A personal history of investing

I am a firm believer in investing for the long term–it makes sense. I’ve been investing for nearly 6 years now with my first foray into the adventure in early 2001, not the greatest time to be getting into the market. I had been watching the markets soar for the last 5 years and listening to the general wisdom that investing was a good way to build wealth, and boy did I want to build wealth. Problem was that although I understood the stock market could be a good avenue for building wealth I did not understand exactly how that happened. So, I enetered into the world of investing with $2,000.00 (I was pretty fortunate in college to have a decent job and a bit of a savings) and opened an account with Ameritrade. I can’t remember exactly why I chose them; but I think at the time I pretty much only knew about E*Trade and Ameritrade. Ameritrade was cheaper so I went with them. After filling out all the forms and mailing them back the signed contract I was ready to go, all I needed to do was decide what to invest in. That was my first problem. I barely knew anything about investing so I simply chose some companies that seemed good. Just like now I was fascinated by technology then so I decided to buy 10 shares of IBM at about $100. To round things off I’d heard good things about Wal-Mart and Home Depot so I bought 10 shares of each of those as well. I can remember checking what the price of each stock was on a daily basis and wondering when a good time to sell was. For the moment I was pretty happy as the value of my shares was going up and things seemed to be going well. After IBM hit $115 I’m not sure why but I figured that was a pretty good price and decided to sell taking my $100.00 and pretty happy. When you think about it, it wasn’t all that bad 10% in about 3 months time! I also decided to sell my shares of Home Depot for about the same price I bought them at. After trading fees I ended up slightly down. And I was now back on the market looking for ways to increase my returns. Mind you I had now idea exactly how that might happen.

After reading a few analyst picks and a bit on the Motely Fool website I’d learned that smart investors were in it for the long haul. At that point my idea of the long haul was about a year. I did some research and saw that many analyst were recommending an Israeli computer security firm, Checkpoint Software. I also saw that they were off there all time highs by about 30%. Seemed like a good time to buy to me, enter in my first great mistake. I bought $1500.00 of Checkpoint at about $50.00 a share. Over the next 2 weeks the price grew to nearly $55.00 a share and I contemplated selling, I decided not to though and that’s when things started getting bad. The next week the share price dropped to $40.00 a share and it kept falling. I held on though telling myself that I was a long term investor and that this was just a temporary set back. I had no reason to believe that Checkpoint should do anything other than lose money for me other than that some analyst had recommended it but I held to my baseless conviction anyway. After a few months of Checkpoint losing money I lost interest and stopped paying attention to the stock market.
This disinterest in the market lasted for about a year and then I heard about mutual funds. I figured that I wasn’t such a great stock picker; but I still believed in the power of the stock market and thought a professional might be able to do a better job of it. So I resolved to find a good mutual fund and invest in it. I understood mutual fnds about as much as I understood stocks. So I figured out how to use a mutual fund screener and looked for a fund that had the best performance in the last 5, 10, and life of fund time periods. What came up was a fund by PIMCO, the Rennaisance fund. It was a load fund that had about a 5% front load. I didn’t know what this meant or that there were different classes of shares but I happily sent an additional $2500.00 into Ameritrade and purchased my shares. Much to my regret things didn’t go so well and at one point my losses in PIMCO totaled around 25%. I again lost interest and stopped paying attention to the market for the rest of my college career.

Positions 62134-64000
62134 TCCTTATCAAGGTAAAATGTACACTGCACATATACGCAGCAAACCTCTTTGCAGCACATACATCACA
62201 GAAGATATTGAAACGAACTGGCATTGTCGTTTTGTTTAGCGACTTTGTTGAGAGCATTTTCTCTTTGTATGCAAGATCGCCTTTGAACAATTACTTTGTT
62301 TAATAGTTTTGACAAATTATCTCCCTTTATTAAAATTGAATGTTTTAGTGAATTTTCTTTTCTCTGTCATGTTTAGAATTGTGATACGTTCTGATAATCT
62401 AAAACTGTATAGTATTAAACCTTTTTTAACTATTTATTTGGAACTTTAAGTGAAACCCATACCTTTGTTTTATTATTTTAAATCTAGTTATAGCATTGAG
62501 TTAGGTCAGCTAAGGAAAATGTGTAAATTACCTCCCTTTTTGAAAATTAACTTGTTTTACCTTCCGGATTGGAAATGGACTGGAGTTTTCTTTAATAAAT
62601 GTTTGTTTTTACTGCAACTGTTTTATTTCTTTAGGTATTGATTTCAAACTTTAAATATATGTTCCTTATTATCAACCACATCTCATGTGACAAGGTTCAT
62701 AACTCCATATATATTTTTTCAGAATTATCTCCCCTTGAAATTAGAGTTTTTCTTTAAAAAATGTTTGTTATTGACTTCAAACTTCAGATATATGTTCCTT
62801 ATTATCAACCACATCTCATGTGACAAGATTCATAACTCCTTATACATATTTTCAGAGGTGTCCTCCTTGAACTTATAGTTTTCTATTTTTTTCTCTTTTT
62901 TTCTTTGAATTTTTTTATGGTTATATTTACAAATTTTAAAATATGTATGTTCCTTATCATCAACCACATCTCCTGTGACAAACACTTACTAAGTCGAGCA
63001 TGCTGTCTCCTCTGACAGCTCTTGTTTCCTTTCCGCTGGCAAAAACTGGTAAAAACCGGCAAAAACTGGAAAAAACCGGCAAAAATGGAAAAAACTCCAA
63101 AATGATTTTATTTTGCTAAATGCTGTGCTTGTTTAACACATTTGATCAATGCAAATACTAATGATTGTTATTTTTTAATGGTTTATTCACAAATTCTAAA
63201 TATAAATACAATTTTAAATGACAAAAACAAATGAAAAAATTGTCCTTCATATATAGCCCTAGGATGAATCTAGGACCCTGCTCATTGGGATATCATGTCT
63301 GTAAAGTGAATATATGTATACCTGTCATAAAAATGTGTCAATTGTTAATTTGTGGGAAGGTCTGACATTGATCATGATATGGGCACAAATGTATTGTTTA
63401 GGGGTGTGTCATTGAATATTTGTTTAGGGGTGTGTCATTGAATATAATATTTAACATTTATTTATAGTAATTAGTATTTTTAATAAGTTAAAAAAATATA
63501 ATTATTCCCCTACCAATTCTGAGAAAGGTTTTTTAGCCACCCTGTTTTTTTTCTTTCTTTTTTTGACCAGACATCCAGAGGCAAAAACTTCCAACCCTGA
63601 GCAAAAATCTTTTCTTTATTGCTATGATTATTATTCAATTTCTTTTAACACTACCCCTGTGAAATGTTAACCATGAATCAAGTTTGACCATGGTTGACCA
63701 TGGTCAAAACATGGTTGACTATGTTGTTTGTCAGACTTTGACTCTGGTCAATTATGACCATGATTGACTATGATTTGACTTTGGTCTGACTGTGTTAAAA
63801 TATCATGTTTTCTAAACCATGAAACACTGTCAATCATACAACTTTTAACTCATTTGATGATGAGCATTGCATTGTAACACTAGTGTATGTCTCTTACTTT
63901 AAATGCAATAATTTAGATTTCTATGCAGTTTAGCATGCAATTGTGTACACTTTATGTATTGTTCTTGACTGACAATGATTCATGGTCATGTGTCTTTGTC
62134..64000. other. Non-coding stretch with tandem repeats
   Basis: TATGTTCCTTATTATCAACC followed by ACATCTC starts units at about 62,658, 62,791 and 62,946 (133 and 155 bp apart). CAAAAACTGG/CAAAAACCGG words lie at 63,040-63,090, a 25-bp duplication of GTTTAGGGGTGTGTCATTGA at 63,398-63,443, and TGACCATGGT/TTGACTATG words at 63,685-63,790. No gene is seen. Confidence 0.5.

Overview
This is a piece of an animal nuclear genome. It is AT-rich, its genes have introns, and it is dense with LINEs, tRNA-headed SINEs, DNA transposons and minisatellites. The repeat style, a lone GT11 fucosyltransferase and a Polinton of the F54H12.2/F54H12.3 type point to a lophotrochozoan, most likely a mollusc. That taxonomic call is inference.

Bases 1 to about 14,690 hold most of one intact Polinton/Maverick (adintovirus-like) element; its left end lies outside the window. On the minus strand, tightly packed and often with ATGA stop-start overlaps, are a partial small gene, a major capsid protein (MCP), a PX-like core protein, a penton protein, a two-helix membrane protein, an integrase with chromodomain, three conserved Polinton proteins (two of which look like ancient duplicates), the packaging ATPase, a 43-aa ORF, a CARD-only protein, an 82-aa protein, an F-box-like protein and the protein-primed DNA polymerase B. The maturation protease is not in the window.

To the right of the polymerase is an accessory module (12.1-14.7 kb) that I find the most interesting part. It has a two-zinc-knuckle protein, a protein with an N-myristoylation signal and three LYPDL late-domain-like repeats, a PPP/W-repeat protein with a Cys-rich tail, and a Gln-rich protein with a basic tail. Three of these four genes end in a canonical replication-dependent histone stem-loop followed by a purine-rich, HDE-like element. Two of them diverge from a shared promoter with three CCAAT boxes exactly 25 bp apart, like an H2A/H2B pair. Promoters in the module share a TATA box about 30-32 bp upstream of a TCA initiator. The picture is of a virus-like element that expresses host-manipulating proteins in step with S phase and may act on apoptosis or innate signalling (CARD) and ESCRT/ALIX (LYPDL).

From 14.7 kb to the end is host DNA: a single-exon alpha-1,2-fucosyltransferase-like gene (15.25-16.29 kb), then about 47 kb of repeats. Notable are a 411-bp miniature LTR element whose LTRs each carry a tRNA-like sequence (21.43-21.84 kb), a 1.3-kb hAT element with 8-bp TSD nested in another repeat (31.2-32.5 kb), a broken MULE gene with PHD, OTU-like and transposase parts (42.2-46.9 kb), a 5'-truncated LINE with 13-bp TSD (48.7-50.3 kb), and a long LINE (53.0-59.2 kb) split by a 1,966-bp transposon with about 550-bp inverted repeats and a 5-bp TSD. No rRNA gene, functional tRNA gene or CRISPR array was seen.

This brings me up to when I graduated from college and got a real job and started making enough money that I needed to start thinking about retirement and investing. This time I did it right and started reading everything I could get my hands on regarding investing. I learned most of the methods used to value stocks and about how mutual funds worked and the differnet fees associated with them. I learned all about load, no-load funds, and index funds. In short I did what I should have done the first time around. I was ready to start over and try again the right way. I gave up on my Checkpoint investment and sold at nearly a 50% loss (which was the right move as the company’s stock still hasn’t done pretty much nothing). I also sold my shares in PIMCO for about a 28% gain. I then redistributed the monies from the proceeds to several different no-load funds and an S&P 500 index tracker (VFINX).
I feel like I have learned a lot over the last 3 years about how to invest and what really drives the long term price of companies and how the stock market generates wealth. In a way I’m glad I started out the wrong way because it motivated me to learn how to do it the right way. The market has been good to me over the last three years and my annual returns have been in excess of 17% annually. Granted the markets have been good to many in recent years but I am ready for the next bear market.
So that’s my story of how I got interested in investing. When I get more time I’ll try and write in some more detail about the investing lessons I have learned.